Creating Bass,rumbling, etc.. Sounds for movie at DVinfo.net

Go Back   DV Info Net > The Tools of DV and HD Production > All Things Audio

All Things Audio
Everything Audio, from acquisition to postproduction.


Reply
 
Thread Tools Search this Thread
Old July 12th, 2008, 05:28 PM   #1
Regular Crew
 
Join Date: Jul 2007
Location: Trenton, NE
Posts: 93
Creating Bass,rumbling, etc.. Sounds for movie

How can I go about just creating bass in audition or fruity loops or any other app? I want it to be very specific not just random audio I've found online.
Scott Delish is offline   Reply With Quote
Old July 12th, 2008, 06:49 PM   #2
Inner Circle
 
Join Date: Feb 2004
Location: switzerland
Posts: 2,131
if you need something specific, you have to be more.... specific.
bass sound can be easily created by slowing down regular sound (like slammed door, or engine start, or bird song).
if you need musical bass, any sound handling program will do the trick.
Giroud Francois is offline   Reply With Quote
Old July 12th, 2008, 08:52 PM   #3
Trustee
 
Join Date: Nov 2005
Location: Sauk Rapids, MN, USA
Posts: 1,675
Is it a mechanical rumble or an organic one you're looking for?
__________________
Web Youtube Facebook
Cole McDonald is offline   Reply With Quote
Old July 12th, 2008, 09:51 PM   #4
Regular Crew
 
Join Date: Jul 2007
Location: Trenton, NE
Posts: 93
Quote:
Originally Posted by Cole McDonald View Post
Is it a mechanical rumble or an organic one you're looking for?
Either/or... Also if any of you have seen the movie "Iron Man" then when he's coming out of the cave and you hear the bass as he is stepping in the darkness, it's very VERY low bass which I love.
Scott Delish is offline   Reply With Quote
Old July 13th, 2008, 12:09 AM   #5
Regular Crew
 
Join Date: Nov 2007
Location: Rio de Janeiro, BR
Posts: 170
I'm interested in this as well.

"Environmental" effects that are not really musical.
That most of the times helps in creating the mood of a scene.

I guess the OP was referring to this, right?
__________________
Pietro Impagliazzo
flickr.com/photos/impagliazzo
Pietro Impagliazzo is offline   Reply With Quote
Old July 13th, 2008, 01:28 AM   #6
Trustee
 
Join Date: Nov 2005
Location: Sauk Rapids, MN, USA
Posts: 1,675
The way to do this is to capture some sort of sound (refrigerator running, ceiling fan pushing air, cat purring, fingernails on chalkboard, whatever...) and lower the pitch alot. To keep it from falling apart, you'll want to capture the sound as 24 or 32 bit (better) with a 96 Khz sample rate. then slow the sound down (like creating slowmo in an NLE) using soundtrack pro, audacity, whatever audio editor you have access to that will deal with that level of sound.

This will stretch out the oscillations (frequency) of the wave making it a lower sound. Human hearing starts around 40 hz, so about there to 100hz will get pretty cool results. You can look at a spectrum analyzer plugin (or a dancing lights EQ plugin) to see where it's settled when you slow it down.
__________________
Web Youtube Facebook
Cole McDonald is offline   Reply With Quote
Old July 13th, 2008, 05:28 AM   #7
Trustee
 
Join Date: Jan 2004
Location: Scottsdale, AZ 85260
Posts: 1,538
Before you knock yourself out chasing that kind of movie theater quality EFX sound, you might want to start by setting aside some reasonably serious money for good monitoring in your editing suite, or don't expect to HEAR accurately what you're trying to mix.

Yeah, it starts with good sound design, but thats a guessing game unless you can EQ and mix your tracks with an ear for what an actual 5.1 theatre environment will do to your mix.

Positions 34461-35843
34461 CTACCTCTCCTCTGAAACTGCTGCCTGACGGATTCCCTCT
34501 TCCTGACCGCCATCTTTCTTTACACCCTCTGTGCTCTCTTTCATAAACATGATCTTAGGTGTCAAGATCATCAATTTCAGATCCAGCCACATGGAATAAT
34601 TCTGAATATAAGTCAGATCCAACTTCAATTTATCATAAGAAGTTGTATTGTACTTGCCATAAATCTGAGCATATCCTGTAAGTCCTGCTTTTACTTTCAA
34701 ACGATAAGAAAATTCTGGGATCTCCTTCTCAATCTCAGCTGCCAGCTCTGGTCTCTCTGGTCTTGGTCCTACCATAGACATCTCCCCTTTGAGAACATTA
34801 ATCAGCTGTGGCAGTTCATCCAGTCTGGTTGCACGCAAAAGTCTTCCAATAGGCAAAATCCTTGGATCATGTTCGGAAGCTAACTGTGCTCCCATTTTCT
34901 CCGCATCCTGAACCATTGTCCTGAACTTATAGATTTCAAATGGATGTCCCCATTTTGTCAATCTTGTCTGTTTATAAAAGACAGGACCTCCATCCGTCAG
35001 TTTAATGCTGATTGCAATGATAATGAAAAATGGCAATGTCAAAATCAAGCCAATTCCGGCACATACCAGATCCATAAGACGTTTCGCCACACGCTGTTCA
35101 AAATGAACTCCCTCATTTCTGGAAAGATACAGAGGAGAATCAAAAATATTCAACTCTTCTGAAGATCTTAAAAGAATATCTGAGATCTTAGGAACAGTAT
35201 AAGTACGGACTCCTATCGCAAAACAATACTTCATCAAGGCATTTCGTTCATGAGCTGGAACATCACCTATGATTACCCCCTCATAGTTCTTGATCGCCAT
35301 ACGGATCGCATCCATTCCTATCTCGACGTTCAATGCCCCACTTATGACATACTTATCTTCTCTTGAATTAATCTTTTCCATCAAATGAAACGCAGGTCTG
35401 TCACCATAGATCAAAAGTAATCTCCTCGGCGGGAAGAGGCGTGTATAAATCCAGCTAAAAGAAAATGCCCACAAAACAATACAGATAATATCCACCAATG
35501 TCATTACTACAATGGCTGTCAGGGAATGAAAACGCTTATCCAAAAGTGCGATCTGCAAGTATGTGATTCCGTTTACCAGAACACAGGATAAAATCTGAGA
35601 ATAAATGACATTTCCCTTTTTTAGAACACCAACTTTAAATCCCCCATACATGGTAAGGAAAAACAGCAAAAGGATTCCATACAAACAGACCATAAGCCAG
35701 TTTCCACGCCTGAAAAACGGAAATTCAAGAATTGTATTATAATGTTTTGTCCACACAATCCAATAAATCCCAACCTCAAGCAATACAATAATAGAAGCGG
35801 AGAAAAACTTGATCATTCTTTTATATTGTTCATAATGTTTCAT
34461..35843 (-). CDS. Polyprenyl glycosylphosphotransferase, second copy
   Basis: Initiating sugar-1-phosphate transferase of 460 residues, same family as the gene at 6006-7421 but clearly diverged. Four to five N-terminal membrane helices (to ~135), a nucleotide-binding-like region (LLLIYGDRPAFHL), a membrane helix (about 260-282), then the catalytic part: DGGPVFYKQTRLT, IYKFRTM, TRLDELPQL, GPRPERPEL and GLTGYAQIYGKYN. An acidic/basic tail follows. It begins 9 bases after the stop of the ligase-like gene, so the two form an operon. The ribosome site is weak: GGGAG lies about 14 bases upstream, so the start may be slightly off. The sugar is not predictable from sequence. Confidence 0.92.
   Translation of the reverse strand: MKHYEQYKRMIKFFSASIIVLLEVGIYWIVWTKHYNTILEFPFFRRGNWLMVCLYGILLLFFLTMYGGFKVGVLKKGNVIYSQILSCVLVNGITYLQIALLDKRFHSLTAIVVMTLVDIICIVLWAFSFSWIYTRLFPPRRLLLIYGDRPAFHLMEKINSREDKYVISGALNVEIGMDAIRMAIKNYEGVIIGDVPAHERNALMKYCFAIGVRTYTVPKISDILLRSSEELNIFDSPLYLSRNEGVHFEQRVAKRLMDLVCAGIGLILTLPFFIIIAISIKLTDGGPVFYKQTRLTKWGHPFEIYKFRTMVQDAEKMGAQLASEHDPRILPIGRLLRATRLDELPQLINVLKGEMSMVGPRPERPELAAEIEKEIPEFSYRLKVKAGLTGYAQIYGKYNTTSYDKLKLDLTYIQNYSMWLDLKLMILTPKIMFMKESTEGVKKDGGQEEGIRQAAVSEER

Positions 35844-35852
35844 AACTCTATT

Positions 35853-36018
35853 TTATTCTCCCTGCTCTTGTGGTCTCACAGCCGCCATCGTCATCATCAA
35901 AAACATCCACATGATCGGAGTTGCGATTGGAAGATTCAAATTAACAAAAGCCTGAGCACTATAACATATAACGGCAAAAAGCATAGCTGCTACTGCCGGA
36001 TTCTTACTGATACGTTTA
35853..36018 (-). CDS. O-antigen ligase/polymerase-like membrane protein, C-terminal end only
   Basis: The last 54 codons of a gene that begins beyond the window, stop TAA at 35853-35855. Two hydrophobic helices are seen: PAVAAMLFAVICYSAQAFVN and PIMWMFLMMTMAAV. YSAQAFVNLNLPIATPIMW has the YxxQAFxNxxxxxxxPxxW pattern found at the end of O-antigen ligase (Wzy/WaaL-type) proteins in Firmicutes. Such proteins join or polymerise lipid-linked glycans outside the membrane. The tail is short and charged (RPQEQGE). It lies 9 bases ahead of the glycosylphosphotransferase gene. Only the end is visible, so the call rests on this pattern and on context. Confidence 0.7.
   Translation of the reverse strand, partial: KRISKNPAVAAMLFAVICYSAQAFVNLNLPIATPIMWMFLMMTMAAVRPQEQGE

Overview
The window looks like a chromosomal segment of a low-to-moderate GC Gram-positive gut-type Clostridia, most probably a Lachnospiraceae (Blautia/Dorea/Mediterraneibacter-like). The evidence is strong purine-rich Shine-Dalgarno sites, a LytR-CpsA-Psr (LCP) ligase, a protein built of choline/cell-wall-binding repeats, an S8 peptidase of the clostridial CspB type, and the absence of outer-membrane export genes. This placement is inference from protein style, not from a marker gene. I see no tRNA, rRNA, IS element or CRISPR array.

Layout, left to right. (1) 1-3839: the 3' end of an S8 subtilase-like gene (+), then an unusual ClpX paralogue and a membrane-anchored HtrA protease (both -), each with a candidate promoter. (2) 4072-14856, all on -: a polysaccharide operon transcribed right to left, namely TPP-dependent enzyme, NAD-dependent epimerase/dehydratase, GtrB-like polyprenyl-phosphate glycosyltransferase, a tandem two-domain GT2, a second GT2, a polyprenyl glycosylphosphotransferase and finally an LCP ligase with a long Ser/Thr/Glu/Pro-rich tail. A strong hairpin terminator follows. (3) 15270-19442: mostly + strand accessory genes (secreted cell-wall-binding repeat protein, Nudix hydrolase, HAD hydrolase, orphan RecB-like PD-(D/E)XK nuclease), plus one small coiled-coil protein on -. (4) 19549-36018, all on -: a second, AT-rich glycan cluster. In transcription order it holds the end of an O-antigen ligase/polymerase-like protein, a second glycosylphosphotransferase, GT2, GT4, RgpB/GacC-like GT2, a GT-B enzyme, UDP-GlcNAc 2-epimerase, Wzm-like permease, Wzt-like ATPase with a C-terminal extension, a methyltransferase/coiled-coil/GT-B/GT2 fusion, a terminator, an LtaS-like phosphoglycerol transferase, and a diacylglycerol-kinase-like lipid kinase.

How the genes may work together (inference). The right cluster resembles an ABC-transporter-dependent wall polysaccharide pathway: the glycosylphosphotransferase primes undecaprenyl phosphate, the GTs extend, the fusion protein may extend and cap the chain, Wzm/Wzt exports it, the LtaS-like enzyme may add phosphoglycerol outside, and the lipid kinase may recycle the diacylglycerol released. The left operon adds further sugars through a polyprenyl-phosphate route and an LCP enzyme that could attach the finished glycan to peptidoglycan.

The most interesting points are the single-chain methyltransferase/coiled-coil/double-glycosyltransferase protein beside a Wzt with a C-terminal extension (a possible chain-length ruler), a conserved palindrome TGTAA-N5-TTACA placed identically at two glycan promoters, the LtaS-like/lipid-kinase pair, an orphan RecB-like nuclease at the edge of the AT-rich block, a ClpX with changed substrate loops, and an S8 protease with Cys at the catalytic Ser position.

True story - I once helped a guy with his low budget digital film, and delivered him what I knew to be really good sounding dialog tracks. He took those and "mixed" them on his home editing system, but for the big premier, when his "sounds good on my home system" mix hit a larger college theater, we all painfully discovered that ALL the dialog in the movie was summed to mono OUT OF PHASE and was almost impossible to listen to.

A good example of mixing on one system, then moving those recordings to a whole different level of sound system. Sometimes you get some really nasty surprises.

For what it's worth.
Bill Davis is offline   Reply With Quote
Old July 13th, 2008, 09:45 AM   #8
Trustee
 
Join Date: Nov 2005
Location: Sauk Rapids, MN, USA
Posts: 1,675
If you're looking for purchasing stuff, the "Hollywood Edge" series of sfx are really good.
__________________
Web Youtube Facebook
Cole McDonald is offline   Reply With Quote
Old July 14th, 2008, 07:17 AM   #9
Major Player
 
Join Date: Jun 2008
Location: Dayton, TN (USA)
Posts: 219
If you use Audacity, it's got a very nice tone generator that allows you to specify the exact frequency you want. You could generate a very low tone then run it through some reverb plugins or a phaser or something to get some different variations on it.
__________________
David Beisner
Media Specialist, Bryan College, Dayton, TN -- www.bryan.edu
David Beisner is offline   Reply
Reply

DV Info Net refers all where-to-buy and where-to-rent questions exclusively to these trusted full line dealers and rental houses...

Professional Video
(800) 833-4801
Portland, OR

B&H Photo Video
(866) 521-7381
New York, NY

Z.G.C.
(973) 335-4460
Mountain Lakes, NJ

Abel Cine Tech
(888) 700-4416
N.Y. NY & L.A. CA

Precision Camera
(800) 677-1023
Austin, TX

DV Info Net also encourages you to support local businesses and buy from an authorized dealer in your neighborhood.
  You are here: DV Info Net > The Tools of DV and HD Production > All Things Audio

Thread Tools Search this Thread
Search this Thread:

Advanced Search

 



Google
 

All times are GMT -6. The time now is 06:31 AM.


DV Info Net -- Real Names, Real People, Real Info!
1998-2017 The Digital Video Information Network